As if to demonstrate the effectiveness of medical recommendations for controlling the spread, Edmonton and Calgary, Alberta’s two major cities, took alternate routes regarding festivals over the summer. Calgary permitted its annual Calgary Stampede, a massive festival orientated around a rodeo, live music, and a carnival, as well as the Calgary Folk Music Festival; while Edmonton canceled plans for their large annual festivities. Edmonton currently has 301 cases; Calgary has 990.
Hinshaw’s announcement is another in a long line of what some believe to be a purposeful attempt to overwhelm Alberta’s public healthcare system to coerce privatization.
Premier Jason Kenny famously pledged to “maintain or increase health spending” and “maintain a universally accessible, publicly funded health care system” during the 2019 provincial elections. However, since winning the election, the UCP outsourced medical-related jobs, cutting at least 11,000 public employees; initially froze the wages of nurses and doctors, then proposed wage cuts; and continued to promote the installment of private clinics for specialized surgeries at the expense of the public system.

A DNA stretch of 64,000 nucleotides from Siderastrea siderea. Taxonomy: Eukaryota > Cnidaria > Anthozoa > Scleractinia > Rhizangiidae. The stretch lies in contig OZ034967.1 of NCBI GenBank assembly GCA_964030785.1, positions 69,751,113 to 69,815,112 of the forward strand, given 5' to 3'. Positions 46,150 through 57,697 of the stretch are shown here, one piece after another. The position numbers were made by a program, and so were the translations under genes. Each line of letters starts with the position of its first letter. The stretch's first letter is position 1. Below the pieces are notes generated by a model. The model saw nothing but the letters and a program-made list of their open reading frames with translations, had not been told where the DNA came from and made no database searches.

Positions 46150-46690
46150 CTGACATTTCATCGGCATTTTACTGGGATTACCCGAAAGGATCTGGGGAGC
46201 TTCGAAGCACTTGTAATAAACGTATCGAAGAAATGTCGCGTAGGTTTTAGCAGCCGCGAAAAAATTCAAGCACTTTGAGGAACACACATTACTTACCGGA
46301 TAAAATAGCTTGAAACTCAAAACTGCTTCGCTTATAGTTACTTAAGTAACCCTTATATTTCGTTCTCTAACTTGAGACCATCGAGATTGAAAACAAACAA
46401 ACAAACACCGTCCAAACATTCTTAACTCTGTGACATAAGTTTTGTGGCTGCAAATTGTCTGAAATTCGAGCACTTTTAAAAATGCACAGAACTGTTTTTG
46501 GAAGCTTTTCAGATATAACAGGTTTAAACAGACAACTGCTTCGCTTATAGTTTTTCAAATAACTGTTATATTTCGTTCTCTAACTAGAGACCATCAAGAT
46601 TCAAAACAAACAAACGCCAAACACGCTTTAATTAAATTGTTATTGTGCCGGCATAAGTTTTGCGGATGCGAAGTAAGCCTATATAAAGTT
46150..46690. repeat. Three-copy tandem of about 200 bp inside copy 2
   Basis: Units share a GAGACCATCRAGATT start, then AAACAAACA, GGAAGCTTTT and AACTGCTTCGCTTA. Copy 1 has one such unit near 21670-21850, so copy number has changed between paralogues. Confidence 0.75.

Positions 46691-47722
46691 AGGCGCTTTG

The actions of the UCP government initially prompted “wildcat” strikes; but recently (in combination of the toll of Covid and anti-vaccination protesters) doctors, nurses, and other critical medical staff have left Alberta en masse. Those that have publicly voiced their reasoning directly cite UCP actions for their departure.
Like all good democracies, the reason for Hinshaw’s announcement may be related to the polls. Recent polling shows the opposition Alberta New Democrat Party (ABNDP) consistently ahead of the UCP by wide margins, while the revamped Wildrose Independence Party (WIP) continues to gain ground.
The UCP lost a lot of support over the pandemic as it tried to appeal to both progressive idealists that favored the implementation of further restrictions in an attempt to “circuit-break” the spread, and libertarian idealists that sought to remove all restrictions in the name of Section 2 of the Charter and Albertan’s “Fundamental Freedoms.” The UCP bled support to both the ABNDP and WIP, who each took the opposing views, as the balancing act continued.
Anti-lockdown protesters routinely voiced their concerns over government over-reach and the negative effect the lockdown measures have on small businesses. The protests culminated in a clash between protesters and RCMP at GraceLife Church after Alberta Health Services barricaded the building in response to continued gatherings in violation of, what was then, Covid response protocols. The soon-to-be enacted measures align with what the anti-lockdown protesters have been asking for; the UCP appears to have chosen a side.
As of today, pleas and anger continue to be directed at Hinshaw and the UCP caucus over the announcement, but neither has shown any interest in backing down from the decision.